Sunday 10 June 2012


What is your name, where were you born and where do you live now?

My name is Marion Sipe, and I was born in St. Petersburg, Florida, but now live in New Orleans, which I adore.  It's a wonderful city, full of so much life.  It's got everything, and I'm so glad to finally be back home.

Did you always want to be a writer?

Oh, yeah, pretty much always.  I can vaguely remember being unsure, thinking maybe I'd be a veterinarian or a lawyer, but writing drew me in pretty early and I've loved it for so long I can't really say when I made the decision.

What is the name of your latest book, and if you had to summarize it in less than 20 words what would you say?

The title is Getting Ahead, and… Wow, just 20 words, huh?  Hmmm…  I think: "While hunting a serial killer during a political event, detectives Nick and Renee realize that isn't their only problem."  There's so much going on, and it's hard to wrap it all up in so few words, but I think that gives the gist of the story.  *nods*

BLURB from Goodreads
When Detective Nick D'Artori arrives at the scene of the Troll-Killer of Portal Park’s latest attack, he knows his night isn't going to be boring. Finding the Troll-Killer's victim alive—if missing one of his two heads—seems like a stroke of much needed good luck. But why would the victim, a royal guard, have wandered away from his duty? And was it only coincidence that the Troll-Killer happened to target him? The inconsistencies lead Nick and his partner, Renee Arbors, down a new road of investigation, but they’ll have to negotiate it while foiling mad bombers, car-jackers and trollish magic.

Who is your publisher? Or do you self publish?

Both, actually.  This novella was put out by MuseItUp publishing, but I also self-publish.  I think it's important to come at a thing from a bunch of different angles and find the solution that best fits a given project or goal.

Which of your books were easier/harder to write than the others?

They all have their challenges, really.  Every book has its own snags and frustrations, as well as its own joys and really fun bits.  With Getting Ahead, I think the main challenge was that it had a lot of growing pains.  I originally intended it to be a short story, but no matter how hard I tried it refused to fit in any workable short format.  It took me a while to accept that it wanted to be a novella.

What made you decide to write that genre of book?

Getting Ahead is very much urban fantasy, despite its lack of vampires or werewolves.  It has trolls, gnomes, and centaurs instead.  While the lines of that genre are currently being debated (does an urban fantasy have to be set in a city?  Does is have to be contemporary?  All the usual stuff), this novella does have a very urban feel and aesthetic.  Of course, it's also got bits of mystery and police procedural in there, and a touch of the noir, I think.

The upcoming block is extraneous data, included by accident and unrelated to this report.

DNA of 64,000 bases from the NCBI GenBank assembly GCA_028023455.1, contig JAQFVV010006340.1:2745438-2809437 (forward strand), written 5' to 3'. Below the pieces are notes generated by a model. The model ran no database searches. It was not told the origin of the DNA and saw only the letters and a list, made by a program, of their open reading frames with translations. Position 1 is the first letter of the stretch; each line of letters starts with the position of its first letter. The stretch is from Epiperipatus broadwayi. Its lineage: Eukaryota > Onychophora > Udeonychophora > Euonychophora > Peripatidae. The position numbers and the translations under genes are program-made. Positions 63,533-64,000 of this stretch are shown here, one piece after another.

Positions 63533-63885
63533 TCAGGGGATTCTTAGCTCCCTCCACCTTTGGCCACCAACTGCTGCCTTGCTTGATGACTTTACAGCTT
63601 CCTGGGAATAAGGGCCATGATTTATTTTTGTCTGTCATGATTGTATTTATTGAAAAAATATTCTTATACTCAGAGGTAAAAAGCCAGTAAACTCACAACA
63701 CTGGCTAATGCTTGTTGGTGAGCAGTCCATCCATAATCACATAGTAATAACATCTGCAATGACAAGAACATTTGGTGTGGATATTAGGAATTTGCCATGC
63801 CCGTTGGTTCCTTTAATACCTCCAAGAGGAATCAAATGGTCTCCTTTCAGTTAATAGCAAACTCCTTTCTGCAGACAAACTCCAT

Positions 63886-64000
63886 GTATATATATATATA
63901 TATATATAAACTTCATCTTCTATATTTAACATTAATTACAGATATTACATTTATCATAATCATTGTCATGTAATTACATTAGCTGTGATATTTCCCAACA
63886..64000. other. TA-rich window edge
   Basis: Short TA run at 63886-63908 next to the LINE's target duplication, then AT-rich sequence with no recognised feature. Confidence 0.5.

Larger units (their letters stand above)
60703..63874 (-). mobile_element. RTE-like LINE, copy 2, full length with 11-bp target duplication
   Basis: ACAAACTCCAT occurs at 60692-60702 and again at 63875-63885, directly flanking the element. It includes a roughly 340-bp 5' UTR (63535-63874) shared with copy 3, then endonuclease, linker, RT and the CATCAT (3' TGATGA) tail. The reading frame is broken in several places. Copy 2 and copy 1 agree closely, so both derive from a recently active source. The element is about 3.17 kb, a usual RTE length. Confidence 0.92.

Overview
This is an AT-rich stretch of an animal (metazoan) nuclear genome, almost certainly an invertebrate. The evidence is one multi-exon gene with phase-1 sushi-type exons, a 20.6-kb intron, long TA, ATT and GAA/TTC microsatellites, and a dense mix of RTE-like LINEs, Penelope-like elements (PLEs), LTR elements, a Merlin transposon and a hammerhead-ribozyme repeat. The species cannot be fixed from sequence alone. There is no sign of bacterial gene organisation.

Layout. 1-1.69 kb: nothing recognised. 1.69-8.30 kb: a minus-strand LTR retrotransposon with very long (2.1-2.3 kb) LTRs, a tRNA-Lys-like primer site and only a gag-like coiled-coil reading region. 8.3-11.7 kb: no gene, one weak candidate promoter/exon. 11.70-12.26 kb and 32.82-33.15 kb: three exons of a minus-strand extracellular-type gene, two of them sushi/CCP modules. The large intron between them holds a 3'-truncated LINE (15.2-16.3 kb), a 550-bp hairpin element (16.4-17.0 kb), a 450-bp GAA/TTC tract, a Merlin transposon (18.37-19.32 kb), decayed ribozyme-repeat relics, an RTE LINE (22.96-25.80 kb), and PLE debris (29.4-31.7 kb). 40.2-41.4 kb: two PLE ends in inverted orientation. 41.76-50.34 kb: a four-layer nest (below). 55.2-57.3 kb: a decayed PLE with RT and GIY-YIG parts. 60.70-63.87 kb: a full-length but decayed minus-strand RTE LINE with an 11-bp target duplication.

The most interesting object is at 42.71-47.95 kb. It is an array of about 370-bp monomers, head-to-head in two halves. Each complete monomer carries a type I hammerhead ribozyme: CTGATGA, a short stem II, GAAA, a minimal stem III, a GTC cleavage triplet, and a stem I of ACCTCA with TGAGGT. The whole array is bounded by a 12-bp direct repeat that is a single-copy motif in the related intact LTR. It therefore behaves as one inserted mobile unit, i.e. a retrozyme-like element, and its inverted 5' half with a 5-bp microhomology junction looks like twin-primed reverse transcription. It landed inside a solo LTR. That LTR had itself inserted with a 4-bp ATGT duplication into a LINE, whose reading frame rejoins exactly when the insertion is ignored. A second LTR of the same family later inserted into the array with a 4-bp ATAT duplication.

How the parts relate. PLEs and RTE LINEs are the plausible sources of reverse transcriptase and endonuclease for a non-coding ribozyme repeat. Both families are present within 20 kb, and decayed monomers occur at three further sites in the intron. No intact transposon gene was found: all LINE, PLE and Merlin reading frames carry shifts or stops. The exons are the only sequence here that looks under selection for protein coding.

What can we expect from you in the future?  More books of the same genre? Books of a different genre?

Oh, definitely more books!  Genre's another matter.  I don't really stick to just one, although urban fantasy is a favorite of mine.  I also love epic fantasy, political fantasy, horror, and science fiction, with a touch of mystery, sometimes a little romance… Basically?  I could and will write anything.  For me, genre is really a product of the story that wants to be told.

Do you choose a title first, or write the book then choose the title?

It's different with every story.  With Getting Ahead, the title and the plot came simultaneously, because the title is actually a pun on the story line.  You see, there's this serial killer running around shooting trolls and taking their heads as trophies, but some trolls are two headed, so Nick finds that the latest victim is still alive, but missing one of his two heads, and this leads to a bunch of new clues as to who the serial killer might be.

Do you decide on character traits (i.e. shy, quiet, tomboy girl) before writing the whole book or as you go along?

Both.  *nods*  I have a good idea of who the characters are, of what they're like and how I see them, but they also evolve in the writing.  Sometimes the changes are small, and sometimes they come out completely differently from how I'd intended them, but there's always something.

Do you basic plot/plan for your book, before you actually begin writing it out? Or do you let the writing flow and see where it takes the story?

Again, both!  :-D  I generally plot everything out, but it can change a lot in the writing.  Sometimes the characters change the plot, sometimes the setting does, and sometimes it just starts heading down a road I hadn't thought of while planning and I… follow along!  I think that, if there weren't any surprises for me while writing, I wouldn't enjoy it as much as I do.  At the same time, I have to have a plan when I start or I won't be able to get the words moving at all.

What do you do to unwind and relax?  Do you have a hobby?

Writing?  No, seriously, I write as a hobby, too.  Little fun stories that are never meant for publication and I can just enjoy.  I like to read, as well, as I think most writers do.  I enjoy drawing a lot, and painting when I can.  I don't get a lot of free time, these days, but when I do I'm generally reading or drawing.

What is your favourite book and why?  Have you read it more than once?